Storm waves like those depicted are responsible for the flint deposited along the coastline of Orford Ness, forming the largest vegetated shingle spit in Europe. Advertisements
Sidmouth is no stranger to violent sea storms. This watercolour was painted not long after the ‘Great Gale’ of 1824 described by an eye witness: “Twern’t a sea – not a bit of it – twer the great sea hisself rose … Continue reading
Passengers arriving in Calais in rough seas must have been grateful to set foot on solid ground again. The original painting by Turner can be viewed via this link to the National Gallery.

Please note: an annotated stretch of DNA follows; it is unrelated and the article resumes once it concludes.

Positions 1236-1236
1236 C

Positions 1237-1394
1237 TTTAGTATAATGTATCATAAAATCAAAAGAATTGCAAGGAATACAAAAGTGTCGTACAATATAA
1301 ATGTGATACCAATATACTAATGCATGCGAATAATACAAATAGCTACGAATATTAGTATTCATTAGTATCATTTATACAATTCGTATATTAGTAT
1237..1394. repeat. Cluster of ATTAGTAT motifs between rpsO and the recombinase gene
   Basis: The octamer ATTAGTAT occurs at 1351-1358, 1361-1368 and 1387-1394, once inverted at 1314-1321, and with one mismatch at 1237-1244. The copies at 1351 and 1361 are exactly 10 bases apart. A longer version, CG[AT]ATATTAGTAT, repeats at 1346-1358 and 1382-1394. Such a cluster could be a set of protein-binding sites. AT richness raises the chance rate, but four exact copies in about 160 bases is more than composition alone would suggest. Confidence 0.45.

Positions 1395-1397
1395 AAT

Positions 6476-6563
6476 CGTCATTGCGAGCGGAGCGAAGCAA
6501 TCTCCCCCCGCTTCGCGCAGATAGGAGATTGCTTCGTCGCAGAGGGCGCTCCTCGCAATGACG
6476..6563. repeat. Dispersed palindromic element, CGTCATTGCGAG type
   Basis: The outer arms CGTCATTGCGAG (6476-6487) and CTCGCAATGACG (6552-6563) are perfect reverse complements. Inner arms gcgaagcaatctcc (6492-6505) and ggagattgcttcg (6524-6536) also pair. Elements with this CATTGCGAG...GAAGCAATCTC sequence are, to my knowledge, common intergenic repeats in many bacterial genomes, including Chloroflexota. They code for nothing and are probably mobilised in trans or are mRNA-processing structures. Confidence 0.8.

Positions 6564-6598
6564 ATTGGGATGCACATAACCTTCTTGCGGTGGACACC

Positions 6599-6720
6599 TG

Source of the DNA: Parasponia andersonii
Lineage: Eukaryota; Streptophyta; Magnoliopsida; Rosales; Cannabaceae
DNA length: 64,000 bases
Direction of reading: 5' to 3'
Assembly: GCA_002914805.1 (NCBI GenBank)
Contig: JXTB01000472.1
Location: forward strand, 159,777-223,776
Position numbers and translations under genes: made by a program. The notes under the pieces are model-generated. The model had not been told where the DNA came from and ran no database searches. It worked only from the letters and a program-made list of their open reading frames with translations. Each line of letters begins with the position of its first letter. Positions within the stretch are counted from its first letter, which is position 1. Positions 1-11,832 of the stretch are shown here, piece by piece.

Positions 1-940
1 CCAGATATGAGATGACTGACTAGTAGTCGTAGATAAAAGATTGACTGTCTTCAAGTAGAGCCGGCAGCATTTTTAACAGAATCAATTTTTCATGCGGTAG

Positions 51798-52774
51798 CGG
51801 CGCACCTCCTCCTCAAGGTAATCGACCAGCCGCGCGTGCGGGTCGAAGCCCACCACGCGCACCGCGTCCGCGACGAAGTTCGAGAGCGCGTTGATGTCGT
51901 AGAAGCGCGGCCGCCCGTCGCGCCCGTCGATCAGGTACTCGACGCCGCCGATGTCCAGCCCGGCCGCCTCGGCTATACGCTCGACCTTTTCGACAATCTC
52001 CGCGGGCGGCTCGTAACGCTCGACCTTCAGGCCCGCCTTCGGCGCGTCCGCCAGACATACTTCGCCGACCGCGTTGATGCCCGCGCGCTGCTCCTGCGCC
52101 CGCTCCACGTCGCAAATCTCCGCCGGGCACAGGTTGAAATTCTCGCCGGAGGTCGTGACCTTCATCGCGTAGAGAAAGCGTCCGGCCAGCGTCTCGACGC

Local wreckers approach from the hills to salvage goods from a stricken ship in turbulent seas. The original watercolour by Turner can be viewed via this link to the J. Paul Getty Museum in Los Angeles.
Turner’s glowing reflection of the sunset extending onto the wet sand was praised as ‘perfect truth’ in John Ruskin’s ‘Modern Painters’.
From our viewing point in the water we really get a sense of the slow progress of these little luggers struggling in strong seas.
Fielding’s love of stormy skies and turbulent waters helps capture the hardship of life at sea.